How Much Does It Cost to Publish a Book?
Last week I told you how book royalties work, and your comments brought up some important issues. One of them was the idea that the publisher makes a significant financial investment in each writer, with no guarantee that the book will sell. This is important to recognize and understand, because it’s one of the reasons publishers have to make such careful decisions. There’s so much competition out there, and each book they contract costs a substantial amount of cash before your book ever hits the shelves and makes a dime.
But what does that mean? How much will a typical publisher spend on your book before they’ve sold a single copy?
Here’s a hypothetical overview. Keep in mind this is simply an example and the numbers vary WIDELY from book to book, and from publisher to publisher. This is to illustrate that even if a publisher doesn’t offer you a large advance (or any advance at all), they’re still spending a lot of money on your book, with no guarantee of ever recouping it.
Packaging (cover design & production): $3,500
Typeset & Interior layouts: $500
Printing & binding: $12,000
TOTAL: $40,000 not including your advance.
If the cover price is $13.99, and the net price (the amount the publisher actually receives for each book) is $6.30, then the breakeven point is 6,349 copies sold. (Again, highly simplified for illustration purposes.)
Packaging (cover design & production): $5,000
Typeset & Interior layouts: $2,500
Printing & binding: $18,000
TOTAL: $58,000 not including your advance.
If the cover price is $19.99, the net price is $9, and the breakeven point is 6,444 copies.
Keep in mind that publishers could not stay in business if all they ever did was break even. As you can see, the publisher needs to sell a few books to recoup the cost of publishing. Can you guarantee your book will sell that many copies? Are you committed to participating in marketing so that your book has a better chance of selling? Maybe this makes it easier to understand why it’s so crucial for publishers to choose the ones that consumers will actually buy, and choose authors who will help sell.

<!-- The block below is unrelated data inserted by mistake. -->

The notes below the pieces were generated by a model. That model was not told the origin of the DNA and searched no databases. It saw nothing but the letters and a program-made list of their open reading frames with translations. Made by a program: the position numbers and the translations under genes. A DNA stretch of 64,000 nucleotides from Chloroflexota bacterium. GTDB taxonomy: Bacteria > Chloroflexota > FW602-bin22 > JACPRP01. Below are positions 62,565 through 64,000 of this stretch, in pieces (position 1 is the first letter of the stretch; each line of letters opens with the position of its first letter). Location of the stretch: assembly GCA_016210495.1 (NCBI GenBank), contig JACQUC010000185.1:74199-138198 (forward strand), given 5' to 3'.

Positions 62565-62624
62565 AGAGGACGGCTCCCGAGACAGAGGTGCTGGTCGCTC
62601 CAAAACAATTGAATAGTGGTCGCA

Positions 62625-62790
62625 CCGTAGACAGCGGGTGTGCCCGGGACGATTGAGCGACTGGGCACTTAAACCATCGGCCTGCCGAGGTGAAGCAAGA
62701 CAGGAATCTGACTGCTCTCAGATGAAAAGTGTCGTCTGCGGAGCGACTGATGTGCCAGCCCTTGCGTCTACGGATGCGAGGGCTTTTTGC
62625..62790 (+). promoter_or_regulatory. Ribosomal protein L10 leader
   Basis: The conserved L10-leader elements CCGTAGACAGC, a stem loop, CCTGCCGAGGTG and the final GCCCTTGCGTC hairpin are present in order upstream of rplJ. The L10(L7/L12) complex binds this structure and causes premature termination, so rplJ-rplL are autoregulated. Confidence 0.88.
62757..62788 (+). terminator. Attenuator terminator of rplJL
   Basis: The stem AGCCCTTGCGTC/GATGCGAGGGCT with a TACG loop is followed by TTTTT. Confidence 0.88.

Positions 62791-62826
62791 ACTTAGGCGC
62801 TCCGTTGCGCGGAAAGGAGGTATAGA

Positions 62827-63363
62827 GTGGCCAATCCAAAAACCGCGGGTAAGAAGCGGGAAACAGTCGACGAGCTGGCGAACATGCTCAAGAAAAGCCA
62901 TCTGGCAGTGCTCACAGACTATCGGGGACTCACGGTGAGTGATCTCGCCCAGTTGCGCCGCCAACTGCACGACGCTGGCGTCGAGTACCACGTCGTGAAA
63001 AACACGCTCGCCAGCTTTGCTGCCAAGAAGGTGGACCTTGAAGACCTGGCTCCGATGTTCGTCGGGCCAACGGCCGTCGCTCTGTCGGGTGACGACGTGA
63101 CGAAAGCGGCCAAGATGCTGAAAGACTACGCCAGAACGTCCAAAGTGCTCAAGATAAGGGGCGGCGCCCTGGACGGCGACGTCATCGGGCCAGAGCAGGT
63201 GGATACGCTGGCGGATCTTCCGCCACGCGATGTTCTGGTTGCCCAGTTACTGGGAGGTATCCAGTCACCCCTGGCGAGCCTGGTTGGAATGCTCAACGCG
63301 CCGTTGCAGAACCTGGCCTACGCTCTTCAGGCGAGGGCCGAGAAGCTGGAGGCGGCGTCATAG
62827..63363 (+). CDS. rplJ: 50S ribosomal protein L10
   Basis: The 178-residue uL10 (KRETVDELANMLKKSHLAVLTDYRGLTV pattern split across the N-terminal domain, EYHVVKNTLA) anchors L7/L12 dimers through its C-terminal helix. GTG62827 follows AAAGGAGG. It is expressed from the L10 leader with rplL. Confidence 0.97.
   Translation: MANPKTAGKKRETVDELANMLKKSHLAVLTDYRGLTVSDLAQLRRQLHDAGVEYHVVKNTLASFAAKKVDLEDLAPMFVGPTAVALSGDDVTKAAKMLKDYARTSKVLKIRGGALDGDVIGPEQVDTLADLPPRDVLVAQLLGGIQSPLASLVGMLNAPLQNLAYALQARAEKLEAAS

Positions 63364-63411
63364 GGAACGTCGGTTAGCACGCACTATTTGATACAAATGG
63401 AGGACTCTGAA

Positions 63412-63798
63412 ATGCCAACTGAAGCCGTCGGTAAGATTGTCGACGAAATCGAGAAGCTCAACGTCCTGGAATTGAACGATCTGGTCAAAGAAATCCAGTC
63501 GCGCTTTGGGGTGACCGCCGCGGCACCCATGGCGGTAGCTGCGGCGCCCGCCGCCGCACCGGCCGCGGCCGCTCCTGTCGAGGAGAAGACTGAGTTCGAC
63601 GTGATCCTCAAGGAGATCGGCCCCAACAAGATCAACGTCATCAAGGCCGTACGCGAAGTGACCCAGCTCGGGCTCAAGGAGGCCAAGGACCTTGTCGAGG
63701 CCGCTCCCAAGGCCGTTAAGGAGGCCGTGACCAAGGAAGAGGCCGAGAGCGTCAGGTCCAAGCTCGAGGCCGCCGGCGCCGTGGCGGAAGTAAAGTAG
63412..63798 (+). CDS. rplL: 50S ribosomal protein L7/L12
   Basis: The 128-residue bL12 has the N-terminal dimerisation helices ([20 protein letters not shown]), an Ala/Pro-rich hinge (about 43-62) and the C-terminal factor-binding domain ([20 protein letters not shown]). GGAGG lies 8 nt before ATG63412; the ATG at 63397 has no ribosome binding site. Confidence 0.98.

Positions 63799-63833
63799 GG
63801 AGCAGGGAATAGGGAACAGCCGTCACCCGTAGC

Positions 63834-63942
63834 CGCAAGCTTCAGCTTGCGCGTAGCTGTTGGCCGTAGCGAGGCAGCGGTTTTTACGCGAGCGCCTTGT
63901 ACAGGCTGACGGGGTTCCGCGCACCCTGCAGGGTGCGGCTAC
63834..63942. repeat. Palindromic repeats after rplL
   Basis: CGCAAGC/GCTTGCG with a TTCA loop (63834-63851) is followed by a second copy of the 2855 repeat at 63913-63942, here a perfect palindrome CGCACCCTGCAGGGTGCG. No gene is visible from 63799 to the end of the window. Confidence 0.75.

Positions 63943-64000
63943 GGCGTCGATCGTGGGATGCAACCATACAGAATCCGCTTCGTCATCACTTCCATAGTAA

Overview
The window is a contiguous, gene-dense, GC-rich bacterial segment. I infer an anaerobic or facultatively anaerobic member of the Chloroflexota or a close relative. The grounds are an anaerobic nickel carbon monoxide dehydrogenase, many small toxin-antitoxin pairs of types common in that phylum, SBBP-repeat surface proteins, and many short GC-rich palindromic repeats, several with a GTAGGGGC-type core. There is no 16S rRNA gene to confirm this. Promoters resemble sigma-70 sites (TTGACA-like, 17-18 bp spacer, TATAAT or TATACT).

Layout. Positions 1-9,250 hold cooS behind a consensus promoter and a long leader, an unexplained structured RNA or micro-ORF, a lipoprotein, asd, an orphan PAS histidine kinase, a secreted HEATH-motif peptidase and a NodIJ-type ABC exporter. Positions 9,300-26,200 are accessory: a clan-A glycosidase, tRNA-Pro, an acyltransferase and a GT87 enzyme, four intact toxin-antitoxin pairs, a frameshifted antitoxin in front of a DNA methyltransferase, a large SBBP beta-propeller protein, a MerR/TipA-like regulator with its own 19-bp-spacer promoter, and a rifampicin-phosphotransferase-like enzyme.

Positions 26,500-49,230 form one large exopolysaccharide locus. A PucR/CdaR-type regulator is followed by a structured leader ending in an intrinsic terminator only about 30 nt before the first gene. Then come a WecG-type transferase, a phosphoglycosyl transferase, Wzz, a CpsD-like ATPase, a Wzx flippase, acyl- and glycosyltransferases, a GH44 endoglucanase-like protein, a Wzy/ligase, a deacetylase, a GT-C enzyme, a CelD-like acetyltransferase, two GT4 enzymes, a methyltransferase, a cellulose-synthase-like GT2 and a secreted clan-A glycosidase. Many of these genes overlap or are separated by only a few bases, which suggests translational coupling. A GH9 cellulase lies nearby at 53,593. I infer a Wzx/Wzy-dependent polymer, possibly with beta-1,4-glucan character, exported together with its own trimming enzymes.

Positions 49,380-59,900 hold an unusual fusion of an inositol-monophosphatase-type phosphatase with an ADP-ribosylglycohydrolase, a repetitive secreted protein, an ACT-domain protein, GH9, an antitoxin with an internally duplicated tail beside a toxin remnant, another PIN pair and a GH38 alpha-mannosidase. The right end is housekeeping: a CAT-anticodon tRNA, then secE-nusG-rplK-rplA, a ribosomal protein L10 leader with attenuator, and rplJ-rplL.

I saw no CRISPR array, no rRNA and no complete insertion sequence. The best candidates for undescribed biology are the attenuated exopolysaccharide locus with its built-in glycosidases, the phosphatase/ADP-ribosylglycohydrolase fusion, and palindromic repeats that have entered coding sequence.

**Addendum: These numbers, though they are hypothetical, apply to “mid list” books or those that have not received ginormous advances nor are expected to hit #1 on the bestseller list. The finances are quite different for books that receive five- or six-figure advances. The marketing budget skyrockets, and more will be spent on all other aspects as well—editorial, design, printing, etc. So the breakeven point is a much higher number of copies.
**Another addendum! Renowned literary agent Steve Laube wrote to correct my calculations (thanks, Steve!). He says: One thing forgotten in the calculation…the author’s royalty. That is a cost as well when considering the “break even” point. The up front advance is considered a (sort of) production cost in the publisher’s model. This means that with the models presented the break even sales number are probably closer to 8,000 – 10,000 units.